In general, I don't like pinball machines with LEDs, but AC/DC Premium is a different story. The harshness of the bright LEDs is perfectly suited to the harshness of AC/DC's music. When I first got the machine, I could stand all day ready to plunge ball one of a game, flipping around on the jukebox and watching the playfield GI change colors.

AC/DC has a pretty standard fan layout with two ramps that are easy to hit with either flipper. The bell is very fun to hit and very rewarding. It's good to score points any way you can, but if you're not hitting the bell to double or triple everything, then what are you doing?

Choosing your song/mode gives the game great variety. Sure, I play the same couple songs most of the time, but if you are adventurous, you can explicitly choose if you want to focus on hell, the bell, the cannon, etc. It's fun to surprise a new player who hasn't even noticed hell by picking "Hell Ain't a Bad Place to Be" for them.

The best part of AC/DC is the crazy deep system of rules for song jackpots. I've played hundreds of games and never gotten a song jackpot higher than about 50 million, but on YouTube there are relatively short videos of people getting way, way more than even the final score of my highest scoring game.
5 years ago
I must start with a reason why the implementation of the Twilight Zone theme is way beyond a 10/10. In the episode "A Most Unusual Camera", the characters find a camera that takes pictures of events before they happen. In the pinball machine, the camera shot works exactly the same way. After you collect a camera award, the machine shows you a picture of the future. It tells you what the next camera award will be, even if it's collected by the next player or collected 10 games from now. The next camera award is also in the status report at all times. Whoever came up with that idea is a genius.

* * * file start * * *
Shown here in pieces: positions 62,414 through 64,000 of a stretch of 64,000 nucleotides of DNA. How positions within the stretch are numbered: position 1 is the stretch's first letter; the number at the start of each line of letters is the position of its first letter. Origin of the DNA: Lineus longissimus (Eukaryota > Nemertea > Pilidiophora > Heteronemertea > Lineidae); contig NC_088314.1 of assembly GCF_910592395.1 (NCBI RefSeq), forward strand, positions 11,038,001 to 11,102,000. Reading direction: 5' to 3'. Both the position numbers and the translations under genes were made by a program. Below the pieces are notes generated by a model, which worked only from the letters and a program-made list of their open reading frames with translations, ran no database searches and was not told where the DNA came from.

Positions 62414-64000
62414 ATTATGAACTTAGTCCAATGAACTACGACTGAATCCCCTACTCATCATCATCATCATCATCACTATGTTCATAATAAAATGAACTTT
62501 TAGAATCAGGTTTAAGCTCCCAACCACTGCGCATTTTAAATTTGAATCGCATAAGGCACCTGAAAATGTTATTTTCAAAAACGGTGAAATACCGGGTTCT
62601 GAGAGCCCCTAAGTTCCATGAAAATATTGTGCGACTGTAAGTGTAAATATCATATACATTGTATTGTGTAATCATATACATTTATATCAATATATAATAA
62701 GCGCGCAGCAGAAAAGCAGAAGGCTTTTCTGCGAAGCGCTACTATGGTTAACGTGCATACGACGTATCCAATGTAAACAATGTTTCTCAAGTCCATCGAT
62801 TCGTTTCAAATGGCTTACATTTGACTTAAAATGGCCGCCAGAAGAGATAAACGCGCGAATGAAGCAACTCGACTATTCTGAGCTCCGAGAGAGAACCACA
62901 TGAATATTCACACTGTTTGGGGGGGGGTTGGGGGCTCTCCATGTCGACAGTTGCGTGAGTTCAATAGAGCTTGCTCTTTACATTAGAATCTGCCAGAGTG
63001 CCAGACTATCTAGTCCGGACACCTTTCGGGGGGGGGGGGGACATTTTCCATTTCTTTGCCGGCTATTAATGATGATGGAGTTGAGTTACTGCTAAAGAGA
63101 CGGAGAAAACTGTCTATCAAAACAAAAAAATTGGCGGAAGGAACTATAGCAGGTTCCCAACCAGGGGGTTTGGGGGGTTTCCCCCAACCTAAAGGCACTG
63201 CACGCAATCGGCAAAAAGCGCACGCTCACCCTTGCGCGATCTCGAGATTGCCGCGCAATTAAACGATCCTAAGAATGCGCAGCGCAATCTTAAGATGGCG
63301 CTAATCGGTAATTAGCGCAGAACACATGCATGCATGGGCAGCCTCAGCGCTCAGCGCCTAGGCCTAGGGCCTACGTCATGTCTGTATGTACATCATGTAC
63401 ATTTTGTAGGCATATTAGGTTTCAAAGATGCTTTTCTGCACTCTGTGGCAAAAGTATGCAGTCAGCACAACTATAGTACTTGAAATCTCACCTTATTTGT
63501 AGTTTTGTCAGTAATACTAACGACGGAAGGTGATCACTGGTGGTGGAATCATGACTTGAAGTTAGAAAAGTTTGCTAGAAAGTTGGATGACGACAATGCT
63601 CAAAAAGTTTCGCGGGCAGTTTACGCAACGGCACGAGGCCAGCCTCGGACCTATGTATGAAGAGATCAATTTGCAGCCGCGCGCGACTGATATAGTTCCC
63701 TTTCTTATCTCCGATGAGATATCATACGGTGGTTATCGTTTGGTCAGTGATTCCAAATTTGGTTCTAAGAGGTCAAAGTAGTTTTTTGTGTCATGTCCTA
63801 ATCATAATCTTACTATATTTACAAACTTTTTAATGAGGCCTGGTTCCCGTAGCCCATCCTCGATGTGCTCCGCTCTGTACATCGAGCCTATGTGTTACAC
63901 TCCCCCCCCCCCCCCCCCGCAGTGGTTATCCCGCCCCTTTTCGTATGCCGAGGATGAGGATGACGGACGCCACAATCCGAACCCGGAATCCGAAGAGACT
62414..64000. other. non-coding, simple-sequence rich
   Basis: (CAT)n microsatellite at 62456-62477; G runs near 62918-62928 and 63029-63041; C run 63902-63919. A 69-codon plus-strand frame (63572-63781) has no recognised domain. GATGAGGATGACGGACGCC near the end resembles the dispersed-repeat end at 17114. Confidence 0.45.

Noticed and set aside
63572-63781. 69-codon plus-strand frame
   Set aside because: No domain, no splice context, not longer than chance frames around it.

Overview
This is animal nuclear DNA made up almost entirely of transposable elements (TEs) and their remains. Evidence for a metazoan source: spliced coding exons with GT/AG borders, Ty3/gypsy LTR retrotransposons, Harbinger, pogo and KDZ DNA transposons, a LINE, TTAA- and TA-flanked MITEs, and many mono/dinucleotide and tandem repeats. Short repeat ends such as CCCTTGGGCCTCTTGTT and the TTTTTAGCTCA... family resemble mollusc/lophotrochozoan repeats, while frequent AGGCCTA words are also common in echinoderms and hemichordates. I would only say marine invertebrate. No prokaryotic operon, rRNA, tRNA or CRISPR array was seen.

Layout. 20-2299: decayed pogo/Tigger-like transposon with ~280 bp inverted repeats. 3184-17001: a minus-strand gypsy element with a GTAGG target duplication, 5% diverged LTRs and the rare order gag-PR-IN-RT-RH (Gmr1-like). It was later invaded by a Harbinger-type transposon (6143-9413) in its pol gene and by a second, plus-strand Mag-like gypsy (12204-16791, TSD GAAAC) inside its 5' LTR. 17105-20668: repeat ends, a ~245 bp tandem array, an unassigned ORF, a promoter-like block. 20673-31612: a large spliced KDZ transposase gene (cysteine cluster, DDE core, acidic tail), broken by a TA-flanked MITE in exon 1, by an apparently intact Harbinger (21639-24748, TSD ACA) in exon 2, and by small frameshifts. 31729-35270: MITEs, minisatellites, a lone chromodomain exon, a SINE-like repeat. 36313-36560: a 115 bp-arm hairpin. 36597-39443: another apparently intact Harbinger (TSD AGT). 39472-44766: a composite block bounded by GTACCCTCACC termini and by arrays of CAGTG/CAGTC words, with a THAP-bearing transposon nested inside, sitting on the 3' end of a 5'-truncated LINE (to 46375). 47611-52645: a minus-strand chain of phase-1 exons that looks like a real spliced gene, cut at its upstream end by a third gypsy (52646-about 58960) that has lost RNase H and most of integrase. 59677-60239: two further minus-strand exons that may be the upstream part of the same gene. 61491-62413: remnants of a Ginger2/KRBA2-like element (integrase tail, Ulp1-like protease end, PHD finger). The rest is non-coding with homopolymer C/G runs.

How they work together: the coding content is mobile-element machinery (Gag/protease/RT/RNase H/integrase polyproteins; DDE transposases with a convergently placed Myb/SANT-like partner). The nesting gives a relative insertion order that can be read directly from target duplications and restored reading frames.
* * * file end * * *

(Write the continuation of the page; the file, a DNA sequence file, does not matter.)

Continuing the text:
The Power Ball is my favorite toy/gimmick of all time. So fun. So fast. So cool how it works its way through the gumball machine. There just aren't enough good things to say about it.

On many pinball machines, you spend just as much time trying to light a shot or start a mode as you do reaping the benefits. In Twilight Zone, when you're playing even a decent game, there are going to be many different shots lit and modes running all the time. The fact that the scoring of most modes is really well balanced is very cool, because nothing gets neglected. Hell, even hitting the greed targets for 5 million points each is pretty valuable if you can do it!

I've got a Twilight Zone, and I've played hundreds of games, but I still don't feel qualified to speak about the game because of how insanely complex it is.
5 years ago
Road Show is a very cool game. It's got awesome ramps and makes great use of them. The left ramp, left ramp, right ramp, blast hole combo is one of the best combos in any game and is super satisfying to hit. The city modes get repetitive since you always start on the east coast, but the west coast modes are excellent! The variety in the modes are great: some are multiballs, some are timed, some are hurry-ups. Starting Super Pay Day once you get to the west coast is very difficult to do, but totally worth it. Scoring-wise, the ramps provide big time jackpots, but my favorite part is the DMD animation.